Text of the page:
A unitary state refers to a country that has one supreme authority which rules over all other delegations. A unitary state is the opposite of a federation where powers are dispersed. A unitary state only exercises the powers that the central government decides to delegate. Most states worldwide work under a unitary system of government, for example, 165 out of a possible 192 states that are members of the UN are unitary states. Sub-national units are either abolished or created in a unitary state. An example of this is the merging of French regions. The central government may narrow or broaden the powers of the sub-national units. Under a unitary system of government, political powers can be difused to a local government by statutes through devolution. However, the central government still maintains supreme powers and may invalidate the powers of devolved governments or revoke their acts.
Examples of Unitary States
A good example of a unitary state includes the United Kingdom of Great Britain and Northern Ireland. However, Northern Ireland, Wales, and Scotland hold some degree of devolved and autonomous power. Such power can only be authorized by the Parliament of the UK which possesses the power to enact laws, abolishing or unilaterally revising devolution. A number of unitary states comprise of zero areas that possess a degree of autonomy. In these states, sub-national areas are not in a position to decide their laws. Examples of areas include the Kingdom of Norway and the Republic of Ireland. The sub-national governments in federal states share powers as equal actors with the central government through a written constitution which both parties have to consent to for amendments to be done. However, this limits the control that the central government can have over its smaller units. Some of the other unitary states include Italy, Japan, People's Republic of China, Philippines, Bangladesh, Indonesia, Algeria, Denmark, Kazakhstan, the Democratic Republic of the Congo, Morocco, Uganda, Haiti, Guatemala, Iceland, and Kenya among many others.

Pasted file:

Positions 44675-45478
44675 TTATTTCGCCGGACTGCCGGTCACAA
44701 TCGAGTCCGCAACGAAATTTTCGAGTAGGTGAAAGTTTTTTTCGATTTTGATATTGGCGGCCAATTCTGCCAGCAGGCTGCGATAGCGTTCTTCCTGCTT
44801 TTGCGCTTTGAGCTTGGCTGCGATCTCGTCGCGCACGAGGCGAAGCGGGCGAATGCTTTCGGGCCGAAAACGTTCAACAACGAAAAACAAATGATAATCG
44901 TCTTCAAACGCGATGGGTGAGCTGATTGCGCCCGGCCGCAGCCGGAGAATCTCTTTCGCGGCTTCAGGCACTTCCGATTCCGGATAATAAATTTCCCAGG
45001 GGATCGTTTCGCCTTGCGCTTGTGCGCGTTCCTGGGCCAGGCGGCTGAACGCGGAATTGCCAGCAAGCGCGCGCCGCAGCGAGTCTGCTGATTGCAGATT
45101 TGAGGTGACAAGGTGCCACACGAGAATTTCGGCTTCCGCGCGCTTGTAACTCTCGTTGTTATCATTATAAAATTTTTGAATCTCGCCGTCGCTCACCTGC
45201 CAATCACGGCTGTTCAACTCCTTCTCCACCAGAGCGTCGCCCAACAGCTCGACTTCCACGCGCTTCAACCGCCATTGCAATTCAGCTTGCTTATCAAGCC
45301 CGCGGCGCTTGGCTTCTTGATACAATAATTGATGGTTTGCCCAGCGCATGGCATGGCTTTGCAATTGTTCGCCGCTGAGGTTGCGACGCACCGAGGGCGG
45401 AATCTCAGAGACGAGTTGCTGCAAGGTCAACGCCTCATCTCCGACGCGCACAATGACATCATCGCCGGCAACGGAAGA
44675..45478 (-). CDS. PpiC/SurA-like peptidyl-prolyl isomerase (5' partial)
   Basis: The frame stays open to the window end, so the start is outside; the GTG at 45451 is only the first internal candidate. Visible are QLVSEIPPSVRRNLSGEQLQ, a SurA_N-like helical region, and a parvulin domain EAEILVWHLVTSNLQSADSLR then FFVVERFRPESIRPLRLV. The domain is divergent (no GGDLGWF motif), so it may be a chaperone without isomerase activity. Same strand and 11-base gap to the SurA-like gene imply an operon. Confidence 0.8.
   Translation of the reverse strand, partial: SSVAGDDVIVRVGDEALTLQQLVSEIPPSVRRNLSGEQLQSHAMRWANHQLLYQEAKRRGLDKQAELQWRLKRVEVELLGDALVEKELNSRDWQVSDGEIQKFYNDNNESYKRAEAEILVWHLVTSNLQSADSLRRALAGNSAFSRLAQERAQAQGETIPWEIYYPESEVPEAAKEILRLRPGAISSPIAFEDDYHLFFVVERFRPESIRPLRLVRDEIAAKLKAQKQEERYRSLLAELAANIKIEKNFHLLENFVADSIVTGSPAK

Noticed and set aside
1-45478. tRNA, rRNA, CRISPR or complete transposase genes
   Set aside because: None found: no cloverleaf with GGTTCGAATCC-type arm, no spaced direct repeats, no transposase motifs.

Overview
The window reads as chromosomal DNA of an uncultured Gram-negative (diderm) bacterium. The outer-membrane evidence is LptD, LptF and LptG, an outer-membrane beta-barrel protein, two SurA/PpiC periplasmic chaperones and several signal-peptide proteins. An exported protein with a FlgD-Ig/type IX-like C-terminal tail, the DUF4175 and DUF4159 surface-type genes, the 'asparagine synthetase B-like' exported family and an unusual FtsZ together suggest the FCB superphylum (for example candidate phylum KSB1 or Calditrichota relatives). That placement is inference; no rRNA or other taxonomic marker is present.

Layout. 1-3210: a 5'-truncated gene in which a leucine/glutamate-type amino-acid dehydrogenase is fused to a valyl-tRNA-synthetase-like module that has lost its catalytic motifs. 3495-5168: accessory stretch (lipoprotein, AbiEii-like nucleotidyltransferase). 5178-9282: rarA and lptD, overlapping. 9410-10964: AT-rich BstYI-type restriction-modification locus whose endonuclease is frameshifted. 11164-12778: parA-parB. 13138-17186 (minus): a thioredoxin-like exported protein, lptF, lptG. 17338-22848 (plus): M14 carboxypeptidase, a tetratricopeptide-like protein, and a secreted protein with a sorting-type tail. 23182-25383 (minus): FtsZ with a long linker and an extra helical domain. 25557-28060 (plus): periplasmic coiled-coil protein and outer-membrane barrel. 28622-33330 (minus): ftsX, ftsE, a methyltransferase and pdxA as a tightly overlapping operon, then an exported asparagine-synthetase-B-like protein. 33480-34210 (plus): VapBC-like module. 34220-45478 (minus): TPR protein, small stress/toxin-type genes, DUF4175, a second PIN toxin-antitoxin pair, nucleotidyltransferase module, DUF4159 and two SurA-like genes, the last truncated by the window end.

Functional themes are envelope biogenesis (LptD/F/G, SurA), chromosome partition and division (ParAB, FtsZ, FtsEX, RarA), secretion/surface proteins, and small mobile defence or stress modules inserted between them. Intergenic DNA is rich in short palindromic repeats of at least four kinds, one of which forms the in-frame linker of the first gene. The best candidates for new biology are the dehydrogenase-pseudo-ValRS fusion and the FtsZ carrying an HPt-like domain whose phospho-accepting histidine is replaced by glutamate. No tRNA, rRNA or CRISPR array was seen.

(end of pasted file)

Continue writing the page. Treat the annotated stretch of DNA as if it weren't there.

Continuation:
Unitary States in Contrast to Federations
Unitary states can be compared to federations, and the US is a good example of such. According to the US Constitution, powers belong to both the individual states as well as the federal government. Under Article V of the Constitution, it is stated that for an amendment to take effect, the approval of three-quarters of the states is needed in some legislatures. This system protects the states from over-domination of central powers.
Advantages of Having a Unitary Government
There are several merits and advantages of a unitary government. Compared to a federal system of government, a unitary system is considered more strong and powerful. When a central power controls all state affairs, the country can potentially be saved from breakage thus maintaining its prestige, solidarity, and integrity. A unitary government is also considered a simple form of government since its national defense and internal and foreign policies are handled efficiently. The system saves a good amount of time making it possible for the government to solve its issues and affairs quite rapidly. Since unitary states have a central unified command, all types of laws, functions, and administrative policies are the same throughout the nation. Uniform laws ensure that there is no tension since people are less likely to get agitated over a law that applies throughout the nation.
What is a Unitary State?
A unitary state refers to a country or state where the central government holds supreme power.
About the Author
Benjamin Elisha Sawe holds a Bachelor of Arts in Economics and Statistics and an MBA in Strategic Management. He is a frequent World Atlas contributor.
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